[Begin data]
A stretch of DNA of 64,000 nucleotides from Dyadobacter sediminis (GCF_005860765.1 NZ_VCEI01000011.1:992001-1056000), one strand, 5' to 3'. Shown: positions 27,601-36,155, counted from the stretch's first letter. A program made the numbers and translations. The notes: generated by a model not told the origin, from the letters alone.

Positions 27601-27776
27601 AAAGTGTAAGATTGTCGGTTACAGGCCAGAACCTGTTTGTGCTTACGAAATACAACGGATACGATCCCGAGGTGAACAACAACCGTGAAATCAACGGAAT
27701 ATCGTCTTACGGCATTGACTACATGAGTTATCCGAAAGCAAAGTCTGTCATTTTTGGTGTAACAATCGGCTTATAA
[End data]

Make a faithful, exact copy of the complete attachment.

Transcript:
A stretch of DNA of 64,000 nucleotides from Dyadobacter sediminis (GCF_005860765.1 NZ_VCEI01000011.1:992001-1056000), one strand, 5' to 3'. Shown: positions 27,601-36,155, counted from the stretch's first letter. A program made the numbers and translations. The notes: generated by a model not told the origin, from the letters alone.

Positions 27601-27776
27601 AAAGTGTAAGATTGTCGGTTACAGGCCAGAACCTGTTTGTGCTTACGAAATACAACGGATACGATCCCGAGGTGAACAACAACCGTGAAATCAACGGAAT
27701 ATCGTCTTACGGCATTGACTACATGAGTTATCCGAAAGCAAAGTCTGTCATTTTTGGTGTAACAATCGGCTTATAA